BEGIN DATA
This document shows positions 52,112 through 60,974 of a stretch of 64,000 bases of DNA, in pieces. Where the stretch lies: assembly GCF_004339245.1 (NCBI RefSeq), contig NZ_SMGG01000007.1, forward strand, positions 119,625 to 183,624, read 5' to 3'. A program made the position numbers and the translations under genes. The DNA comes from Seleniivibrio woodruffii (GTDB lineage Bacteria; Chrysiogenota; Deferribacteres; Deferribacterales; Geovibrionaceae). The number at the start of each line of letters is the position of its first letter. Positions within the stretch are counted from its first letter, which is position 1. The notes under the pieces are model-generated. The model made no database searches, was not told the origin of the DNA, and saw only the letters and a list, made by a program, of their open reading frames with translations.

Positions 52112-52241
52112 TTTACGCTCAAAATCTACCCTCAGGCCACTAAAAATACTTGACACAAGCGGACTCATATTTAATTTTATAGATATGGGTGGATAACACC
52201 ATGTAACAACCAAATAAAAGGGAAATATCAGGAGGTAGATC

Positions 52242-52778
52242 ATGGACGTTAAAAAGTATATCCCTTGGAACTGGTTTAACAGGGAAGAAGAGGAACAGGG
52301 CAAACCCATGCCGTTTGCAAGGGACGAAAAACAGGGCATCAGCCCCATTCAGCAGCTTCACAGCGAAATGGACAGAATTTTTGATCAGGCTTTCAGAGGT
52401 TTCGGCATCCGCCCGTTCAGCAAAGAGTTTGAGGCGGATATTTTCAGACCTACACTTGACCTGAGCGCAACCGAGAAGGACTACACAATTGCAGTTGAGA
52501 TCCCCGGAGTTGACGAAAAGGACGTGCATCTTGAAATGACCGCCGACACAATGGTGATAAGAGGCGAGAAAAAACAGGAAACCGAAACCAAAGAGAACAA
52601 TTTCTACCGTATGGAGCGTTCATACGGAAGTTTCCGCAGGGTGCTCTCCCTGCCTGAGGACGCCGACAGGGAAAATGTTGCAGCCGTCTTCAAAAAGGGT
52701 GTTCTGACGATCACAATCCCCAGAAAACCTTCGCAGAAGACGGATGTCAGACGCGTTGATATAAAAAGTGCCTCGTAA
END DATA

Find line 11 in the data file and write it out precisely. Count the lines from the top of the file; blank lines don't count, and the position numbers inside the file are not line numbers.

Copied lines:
52701 GTTCTGACGATCACAATCCCCAGAAAACCTTCGCAGAAGACGGATGTCAGACGCGTTGATATAAAAAGTGCCTCGTAA